Available at many colleges and universities, personal development courses are designed to prepare students for their college and career experience and are generally taken before or in addition to the bulk of their other degree-centered coursework. These courses are sometimes offered through the counseling or advising departments of schools.
Here are some common concepts taught in personal development courses:
- Job markets
- Personal strengths and weaknesses
- Procrastination/efficient scheduling
- Weighing outcomes and opportunities
- Balance and growth
List of Common Courses
Career Planning Course
This course enables students to understand valuable decision-making tools which aid long-term life and career planning. Emphasis is placed on recognizing skills, ideals and interests as well as navigating job markets and utilizing job search methods. Students are encouraged to develop multi-faceted and alternate career plans in order to prepare for uncertainties and changing employment conditions.
Major Selection and Educational Preparation Course
Here students gain a better understanding of their educational strengths and weaknesses in order to more aptly prepare an outlined college path for themselves. Through research and discussion, students outline a personalized method for selecting a college major. They then make commitments and implement strategies to help them achieve their educational goals.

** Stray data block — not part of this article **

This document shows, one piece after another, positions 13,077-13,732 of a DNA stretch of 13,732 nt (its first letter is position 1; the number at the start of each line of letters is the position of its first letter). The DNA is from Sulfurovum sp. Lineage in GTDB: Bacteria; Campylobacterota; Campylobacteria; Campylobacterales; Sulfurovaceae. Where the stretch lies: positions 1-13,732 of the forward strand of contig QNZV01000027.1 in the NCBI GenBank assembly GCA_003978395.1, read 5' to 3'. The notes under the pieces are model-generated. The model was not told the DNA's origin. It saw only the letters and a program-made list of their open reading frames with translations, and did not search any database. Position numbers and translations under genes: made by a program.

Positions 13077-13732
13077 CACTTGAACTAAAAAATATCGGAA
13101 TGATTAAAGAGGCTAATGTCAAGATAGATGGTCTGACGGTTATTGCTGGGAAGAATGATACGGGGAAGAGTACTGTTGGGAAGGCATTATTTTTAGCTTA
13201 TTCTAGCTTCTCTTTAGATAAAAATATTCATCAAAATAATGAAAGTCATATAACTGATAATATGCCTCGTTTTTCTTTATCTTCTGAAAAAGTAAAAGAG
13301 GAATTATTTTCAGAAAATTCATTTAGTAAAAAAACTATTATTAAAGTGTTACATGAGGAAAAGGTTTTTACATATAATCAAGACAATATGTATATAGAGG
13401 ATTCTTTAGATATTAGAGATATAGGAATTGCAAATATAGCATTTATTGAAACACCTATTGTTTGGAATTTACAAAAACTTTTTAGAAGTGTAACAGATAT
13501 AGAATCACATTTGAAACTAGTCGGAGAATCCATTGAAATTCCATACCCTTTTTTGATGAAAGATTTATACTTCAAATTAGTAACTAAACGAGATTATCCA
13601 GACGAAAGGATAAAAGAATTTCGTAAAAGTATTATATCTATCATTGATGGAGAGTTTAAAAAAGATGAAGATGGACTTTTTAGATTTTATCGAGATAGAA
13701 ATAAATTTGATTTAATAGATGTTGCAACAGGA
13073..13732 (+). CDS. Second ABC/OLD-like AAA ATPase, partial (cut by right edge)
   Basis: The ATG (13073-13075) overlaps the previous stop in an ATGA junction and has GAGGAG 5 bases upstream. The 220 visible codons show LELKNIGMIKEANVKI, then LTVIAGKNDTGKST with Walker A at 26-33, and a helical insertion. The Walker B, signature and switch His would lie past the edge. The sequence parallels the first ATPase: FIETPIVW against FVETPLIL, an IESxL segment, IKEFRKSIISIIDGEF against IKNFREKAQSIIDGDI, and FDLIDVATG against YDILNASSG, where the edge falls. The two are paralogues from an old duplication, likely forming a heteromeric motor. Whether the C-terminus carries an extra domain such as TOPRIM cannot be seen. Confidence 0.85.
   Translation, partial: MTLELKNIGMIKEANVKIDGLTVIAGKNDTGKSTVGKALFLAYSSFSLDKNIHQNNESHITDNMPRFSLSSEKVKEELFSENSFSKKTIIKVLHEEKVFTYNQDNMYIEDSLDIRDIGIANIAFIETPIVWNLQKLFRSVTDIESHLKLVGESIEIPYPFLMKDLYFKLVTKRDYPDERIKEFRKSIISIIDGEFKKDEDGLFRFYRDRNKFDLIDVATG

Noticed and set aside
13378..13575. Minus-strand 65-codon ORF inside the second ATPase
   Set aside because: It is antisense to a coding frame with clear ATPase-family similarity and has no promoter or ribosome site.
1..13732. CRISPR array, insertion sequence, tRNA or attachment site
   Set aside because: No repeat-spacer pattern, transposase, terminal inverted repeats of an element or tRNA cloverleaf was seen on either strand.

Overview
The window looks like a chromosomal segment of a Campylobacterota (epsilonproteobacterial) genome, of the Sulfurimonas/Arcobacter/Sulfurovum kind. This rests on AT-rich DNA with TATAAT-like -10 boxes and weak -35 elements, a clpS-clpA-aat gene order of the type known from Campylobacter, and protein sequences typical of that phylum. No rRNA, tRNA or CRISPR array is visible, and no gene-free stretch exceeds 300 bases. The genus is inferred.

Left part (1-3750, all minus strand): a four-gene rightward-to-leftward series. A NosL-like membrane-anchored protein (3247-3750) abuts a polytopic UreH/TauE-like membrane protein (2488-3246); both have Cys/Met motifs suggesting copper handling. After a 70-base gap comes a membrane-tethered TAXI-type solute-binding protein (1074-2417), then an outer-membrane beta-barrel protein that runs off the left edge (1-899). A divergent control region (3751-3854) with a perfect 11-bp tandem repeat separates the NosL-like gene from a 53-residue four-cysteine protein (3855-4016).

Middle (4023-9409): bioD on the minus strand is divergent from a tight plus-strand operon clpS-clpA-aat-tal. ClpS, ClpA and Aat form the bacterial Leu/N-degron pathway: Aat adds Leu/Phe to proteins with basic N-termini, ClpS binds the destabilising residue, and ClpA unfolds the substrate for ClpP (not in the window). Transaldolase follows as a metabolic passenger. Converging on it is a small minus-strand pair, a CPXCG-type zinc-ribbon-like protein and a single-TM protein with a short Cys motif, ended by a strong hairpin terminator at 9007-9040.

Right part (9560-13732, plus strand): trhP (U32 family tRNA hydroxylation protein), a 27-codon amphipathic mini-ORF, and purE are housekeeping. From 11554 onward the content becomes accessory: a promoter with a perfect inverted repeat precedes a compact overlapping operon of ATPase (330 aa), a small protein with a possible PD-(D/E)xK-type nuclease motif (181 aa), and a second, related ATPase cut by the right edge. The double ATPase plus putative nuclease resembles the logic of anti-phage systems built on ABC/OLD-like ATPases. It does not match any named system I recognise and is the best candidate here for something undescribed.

Time Management Course
For those who are habitually late, feel repeatedly overbooked or put off assignments until the last possible opportunity, this course investigates contributing factors to procrastination and schedule management issues, providing various strategies to more efficiently manage time and tasks. Students will learn from lessons and then implement their own unique time management plans.
Decision Making Course
Whether with college course selection, determining potential internship opportunities or other vital career-sensitive choices, the decision-making process can be extremely stressful and time-consuming. This course outlines models and tools that aid in analyzing decision positives and negatives, potential outcomes and various alternative options should the most desired outcomes become unavailable.
Here students investigate a variety of communication styles and attempt to determine their own communication tendencies. Emphasis is on the benefits of being assertive as opposed to simply passive or overly aggressive. Students strive to achieve a balance between successfully making their own points and listening to the points of others.